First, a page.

Like other molluscs, this species contains distinct annual growth increments in its shell (Jones, 1980; Weidman et al., 1994; Schöne, 2013). The width of the growth increments is defined by annual growth lines formed during certain periods of the year associated with reduced growth rates (Dunca et al., 2009). With this periodic banding, each increment can be placed in a temporal context. Moreover, if the date of a specific growth increment is known (the date of death, for instance), it becomes possible to assign precise calendar dates to an entire shell record. Based on synchronous changes in shell growth, increment width time series of specimens with overlapping lifespans can be combined to build composite or master chronologies (e.g., Witbaard et al., 1997; Schöne et al., 2005b; Wanamaker et al., 2012; Bonitz et al., 2018). Annual increment size generally results from interactions between the environment and organism physiology (Rhoads and Lutz, 1980, for a review). Although genetic factors can influence ontogenetic growth trends and other fitness-related traits (David et al., 1995), year-to-year variability is mainly caused by external factors (Marchitto et al., 2000). These external factors have often been related to environmental variables such as food availability (e.g., Witbaard et al., 1997; Ballesta-Artero et al., 2017) or water temperature (e.g., Butler et al., 2009; Marali and Schöne, 2015). However, assigning growth patterns to any single environmental variable or to a combination is challenging because of their interactions, which may also vary in time and space (Butler et al., 2013).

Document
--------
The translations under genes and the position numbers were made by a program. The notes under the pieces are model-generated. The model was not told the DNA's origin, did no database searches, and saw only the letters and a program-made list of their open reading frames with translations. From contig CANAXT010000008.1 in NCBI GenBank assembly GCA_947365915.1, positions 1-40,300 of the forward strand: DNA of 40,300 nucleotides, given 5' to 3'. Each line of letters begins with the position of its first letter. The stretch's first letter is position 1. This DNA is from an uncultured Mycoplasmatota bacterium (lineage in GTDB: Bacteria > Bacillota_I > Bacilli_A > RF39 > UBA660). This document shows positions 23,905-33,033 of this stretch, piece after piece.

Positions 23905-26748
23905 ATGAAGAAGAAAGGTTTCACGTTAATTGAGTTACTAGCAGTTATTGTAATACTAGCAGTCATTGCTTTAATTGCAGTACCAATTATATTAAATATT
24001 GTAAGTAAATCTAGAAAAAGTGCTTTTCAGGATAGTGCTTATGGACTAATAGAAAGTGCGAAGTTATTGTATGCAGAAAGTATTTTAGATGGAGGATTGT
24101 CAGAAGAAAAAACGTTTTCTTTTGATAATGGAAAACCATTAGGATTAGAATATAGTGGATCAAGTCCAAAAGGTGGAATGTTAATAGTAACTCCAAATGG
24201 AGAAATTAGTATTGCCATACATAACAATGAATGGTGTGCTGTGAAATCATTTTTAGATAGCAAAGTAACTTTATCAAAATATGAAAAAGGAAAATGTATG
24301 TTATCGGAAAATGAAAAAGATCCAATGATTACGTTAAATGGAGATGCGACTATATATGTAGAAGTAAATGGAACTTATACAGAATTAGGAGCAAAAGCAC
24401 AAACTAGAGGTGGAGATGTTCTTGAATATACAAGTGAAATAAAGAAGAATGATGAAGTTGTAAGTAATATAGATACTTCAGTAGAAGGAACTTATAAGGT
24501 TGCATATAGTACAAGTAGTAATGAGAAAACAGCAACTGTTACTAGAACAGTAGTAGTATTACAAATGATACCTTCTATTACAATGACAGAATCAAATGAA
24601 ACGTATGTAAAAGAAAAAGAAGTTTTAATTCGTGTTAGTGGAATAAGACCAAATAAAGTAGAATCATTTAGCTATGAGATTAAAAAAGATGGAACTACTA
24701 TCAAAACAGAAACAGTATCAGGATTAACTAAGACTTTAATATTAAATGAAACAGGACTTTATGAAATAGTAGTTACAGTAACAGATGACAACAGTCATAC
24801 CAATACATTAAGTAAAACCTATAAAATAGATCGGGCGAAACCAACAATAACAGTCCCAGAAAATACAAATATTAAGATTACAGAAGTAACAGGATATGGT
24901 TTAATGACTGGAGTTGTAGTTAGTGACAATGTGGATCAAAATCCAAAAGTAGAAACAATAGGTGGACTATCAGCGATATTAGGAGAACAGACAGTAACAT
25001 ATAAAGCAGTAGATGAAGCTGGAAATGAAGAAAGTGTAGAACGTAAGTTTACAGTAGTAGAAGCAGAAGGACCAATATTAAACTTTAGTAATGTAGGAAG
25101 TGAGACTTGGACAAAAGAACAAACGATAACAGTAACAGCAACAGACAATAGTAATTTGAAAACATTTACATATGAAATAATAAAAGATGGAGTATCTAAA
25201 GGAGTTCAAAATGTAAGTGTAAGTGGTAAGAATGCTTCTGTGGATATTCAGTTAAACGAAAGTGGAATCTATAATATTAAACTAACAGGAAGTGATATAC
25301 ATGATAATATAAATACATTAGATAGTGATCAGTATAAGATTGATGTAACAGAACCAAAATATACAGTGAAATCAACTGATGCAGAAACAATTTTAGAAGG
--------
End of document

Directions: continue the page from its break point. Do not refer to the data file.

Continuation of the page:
This study focuses on Saint-Pierre and Miquelon (SPM) to present the northernmost A. islandica growth chronology (1850–2015) from the western North Atlantic and its potential as an environmental proxy record for past climatic and hydrographic variabilities. More specifically the objectives of this study are to (i) determine if synchronous changes in shell growth among specimens from surface waters (<15 m) allow construction of a statistically robust composite chronology and (ii) test whether A. islandica shell growth variability can serve as a tool for estimating past environmental variability in SPM and in a broader oceanic spatiotemporal context.
Materials and Methods
Thirty-two A. islandica specimens were analyzed. All of them were collected live at 14–15 m depth by scuba diving along the southeastern shore of the Miquelon-Langlade sandy isthmus (46°54′08″N; 56°16′86″W) in September 2016 (Figure 1). The habitat at the sampling station was homogeneous and consisted of compacted and well graded stable fine sand (85% of its mass comprised between 100 and 200 μm). Soft tissues were removed from the live-collected shells immediately after collection. All specimens were carefully cleaned with freshwater to remove adherent sediment and biological tissues before sample preparation.